Berry Mitchell Cemetery

A symbol of a complicated racial past

The Berry Meachum Cemetery (AKA Berry Mitchell, or Meachum Cemetery) is a small abandoned cemetery that sits in the middle of a series of over grown trees, honeysuckle, thorn bushes, and poison ivy. According to a property abstract, in April, 1912, G.N. Elliott and his wife, Annie C. Elliott, granted the land to Jackson Smith, William Harris, and Rufus McMurry, who were each trustees for the 20th Century Cemetery Association. The land was officially established as a “free public burial ground for colored people” in June, 1912. A marker from 1884, however, suggests that people were being buried there before its official cemetery designation.

The property is currently owned by Michael and Tammy Hartley and is located slightly north of Brownsmill Rd. and Heitman Lane. After traveling down the Hartley’s newly built road, walking a couple hundred yards through a field, and taking a trek down a series of game trails, visitors will arrive at the abandoned cemetery in the woods.
As could be expected in an abandoned cemetery that was dedicated to free burials nearly a century ago, many of the grave markers have long-since deteriorated. Some markers were merely creek stones etched with nails (or something similar), while other grave sites are still marked with the “temporary” metal markers placed during burial. As of this writing, only about 1/5 of the burials attributed to the cemetery have identifiable stones.

According to the property abstract, the 80 acre parcel of land was sold to Berry Meachum in 1873. I have been unable to locate Berry Meachum prior to 1873. It is possible he went by another name, moved from another state, or, more likely, he was a former slave. As a result, locating records has proven to be challenging.
Interestingly, there was a John Berry Meachum (1789-1854) in St. Louis, who was a pastor, educator, and founder of the oldest black church in Missouri. Meachum was born into slavery and purchased his own freedom when he was 21. Eventually, Meachum purchased the freedom of his father and wife. After gaining his freedom, Meachum purchased several slaves and allowed them to work off their debt to earn their freedom. In addition, he and his wife, bypassed laws against educating African Americans by opening a school aboard a barge located in the middle of the Mississippi River. Because of John Berry Meachum’s prominent role in the African American community, I was hoping to find a connection with the Berry Meachum Cemetery, but I was unable to do so. I will, however, continue my search. Regardless, the story of this cemetery is still fascinating and tells a complex story of race in Lincoln County.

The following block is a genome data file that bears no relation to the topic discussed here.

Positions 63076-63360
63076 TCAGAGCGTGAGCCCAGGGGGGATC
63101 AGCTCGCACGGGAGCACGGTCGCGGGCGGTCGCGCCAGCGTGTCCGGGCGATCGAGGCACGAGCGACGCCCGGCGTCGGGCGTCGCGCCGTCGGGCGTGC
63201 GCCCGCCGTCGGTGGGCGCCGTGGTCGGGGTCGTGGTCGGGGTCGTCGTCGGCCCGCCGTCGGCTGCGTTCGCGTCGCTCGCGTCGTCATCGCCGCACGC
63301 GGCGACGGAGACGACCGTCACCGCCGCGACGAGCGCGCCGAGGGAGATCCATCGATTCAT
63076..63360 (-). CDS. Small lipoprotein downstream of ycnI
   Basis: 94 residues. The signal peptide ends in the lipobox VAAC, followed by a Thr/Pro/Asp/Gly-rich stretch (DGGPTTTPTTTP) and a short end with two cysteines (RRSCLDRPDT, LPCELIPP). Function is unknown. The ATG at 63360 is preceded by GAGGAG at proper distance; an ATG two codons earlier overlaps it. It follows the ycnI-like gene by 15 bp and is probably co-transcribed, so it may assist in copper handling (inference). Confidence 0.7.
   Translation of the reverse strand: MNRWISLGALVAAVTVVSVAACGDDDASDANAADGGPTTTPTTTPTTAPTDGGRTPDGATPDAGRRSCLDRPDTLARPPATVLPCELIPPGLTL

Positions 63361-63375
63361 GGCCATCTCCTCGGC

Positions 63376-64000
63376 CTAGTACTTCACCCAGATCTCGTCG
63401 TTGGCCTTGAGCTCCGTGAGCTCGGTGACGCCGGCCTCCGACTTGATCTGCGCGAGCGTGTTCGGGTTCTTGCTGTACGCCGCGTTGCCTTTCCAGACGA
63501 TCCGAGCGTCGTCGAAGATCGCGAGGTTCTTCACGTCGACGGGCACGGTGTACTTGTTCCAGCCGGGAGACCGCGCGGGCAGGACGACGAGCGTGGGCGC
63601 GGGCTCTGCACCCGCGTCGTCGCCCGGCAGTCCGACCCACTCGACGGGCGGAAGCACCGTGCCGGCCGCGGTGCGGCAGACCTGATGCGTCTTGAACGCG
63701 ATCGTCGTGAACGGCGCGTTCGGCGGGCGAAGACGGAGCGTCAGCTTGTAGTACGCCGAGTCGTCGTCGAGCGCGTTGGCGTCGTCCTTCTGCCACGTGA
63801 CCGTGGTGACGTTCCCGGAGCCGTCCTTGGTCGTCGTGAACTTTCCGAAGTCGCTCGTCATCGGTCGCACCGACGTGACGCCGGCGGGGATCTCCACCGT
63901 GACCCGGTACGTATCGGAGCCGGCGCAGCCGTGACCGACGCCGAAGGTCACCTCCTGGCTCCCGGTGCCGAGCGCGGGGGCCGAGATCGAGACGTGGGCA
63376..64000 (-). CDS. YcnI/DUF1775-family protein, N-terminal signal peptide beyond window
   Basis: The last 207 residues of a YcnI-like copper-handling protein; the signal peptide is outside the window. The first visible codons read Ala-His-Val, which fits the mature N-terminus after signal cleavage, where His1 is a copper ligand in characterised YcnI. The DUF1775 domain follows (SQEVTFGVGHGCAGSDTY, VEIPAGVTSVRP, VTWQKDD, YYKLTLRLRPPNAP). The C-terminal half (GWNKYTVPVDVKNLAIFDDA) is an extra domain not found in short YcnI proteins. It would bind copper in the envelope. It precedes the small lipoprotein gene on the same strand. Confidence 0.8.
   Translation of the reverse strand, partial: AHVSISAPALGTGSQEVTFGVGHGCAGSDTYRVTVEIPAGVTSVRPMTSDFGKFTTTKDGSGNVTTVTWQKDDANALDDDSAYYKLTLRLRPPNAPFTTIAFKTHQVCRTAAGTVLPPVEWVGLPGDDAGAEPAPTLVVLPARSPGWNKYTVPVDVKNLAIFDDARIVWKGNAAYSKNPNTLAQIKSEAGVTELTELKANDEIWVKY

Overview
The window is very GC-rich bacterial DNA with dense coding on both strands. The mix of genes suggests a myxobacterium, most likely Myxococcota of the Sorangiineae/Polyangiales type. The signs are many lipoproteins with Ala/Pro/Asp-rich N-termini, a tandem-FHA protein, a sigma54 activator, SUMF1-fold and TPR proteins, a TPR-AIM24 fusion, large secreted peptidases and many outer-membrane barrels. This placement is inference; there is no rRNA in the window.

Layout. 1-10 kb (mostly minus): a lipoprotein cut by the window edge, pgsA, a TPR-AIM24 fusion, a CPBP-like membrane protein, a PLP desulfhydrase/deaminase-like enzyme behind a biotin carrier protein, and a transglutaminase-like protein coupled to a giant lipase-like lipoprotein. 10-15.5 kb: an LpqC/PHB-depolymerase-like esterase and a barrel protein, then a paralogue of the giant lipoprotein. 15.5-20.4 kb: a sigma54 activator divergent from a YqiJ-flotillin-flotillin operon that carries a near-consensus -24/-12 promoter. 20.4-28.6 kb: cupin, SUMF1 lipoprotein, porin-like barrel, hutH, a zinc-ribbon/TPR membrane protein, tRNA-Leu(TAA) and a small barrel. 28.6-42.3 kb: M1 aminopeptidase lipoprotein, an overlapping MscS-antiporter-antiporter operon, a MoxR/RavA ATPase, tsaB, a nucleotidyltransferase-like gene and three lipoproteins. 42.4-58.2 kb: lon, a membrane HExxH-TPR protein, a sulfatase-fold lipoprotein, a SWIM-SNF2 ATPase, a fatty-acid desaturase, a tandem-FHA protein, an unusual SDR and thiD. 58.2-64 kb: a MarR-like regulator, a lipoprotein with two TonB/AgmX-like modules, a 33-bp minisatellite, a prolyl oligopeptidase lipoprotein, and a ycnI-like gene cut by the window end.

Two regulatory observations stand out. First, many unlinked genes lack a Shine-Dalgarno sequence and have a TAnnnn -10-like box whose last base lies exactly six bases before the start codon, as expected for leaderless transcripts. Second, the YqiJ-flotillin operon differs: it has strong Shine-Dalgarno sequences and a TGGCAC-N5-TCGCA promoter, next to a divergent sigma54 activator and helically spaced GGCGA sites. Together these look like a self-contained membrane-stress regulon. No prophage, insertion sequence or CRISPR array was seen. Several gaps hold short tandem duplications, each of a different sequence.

By 1880, Berry Meachum had married Emaline Watts and was living with their daughters (Susan and Pocahantas Meachum, and Eliza Watts). I was unable to locate marriage records, but they were likely married sometime between 1870 and 1880. In 1870, Emaline Watts was living with Charles (20), Peter (18), Mary (15), Davy (10), Isaac (7), and Eliza (4). Some of those children were fathered by Nelson Watts, one of the earliest settlers of Elsberry. He left a large portion of land to Emaline and her kids. Because the 1890 census is not available, I’m not sure when Berry Meachum died, but the property is transferred from Emaline to her daughter in October, 1890. By 1891 Emaline was living in Topeka, KS with her daughter.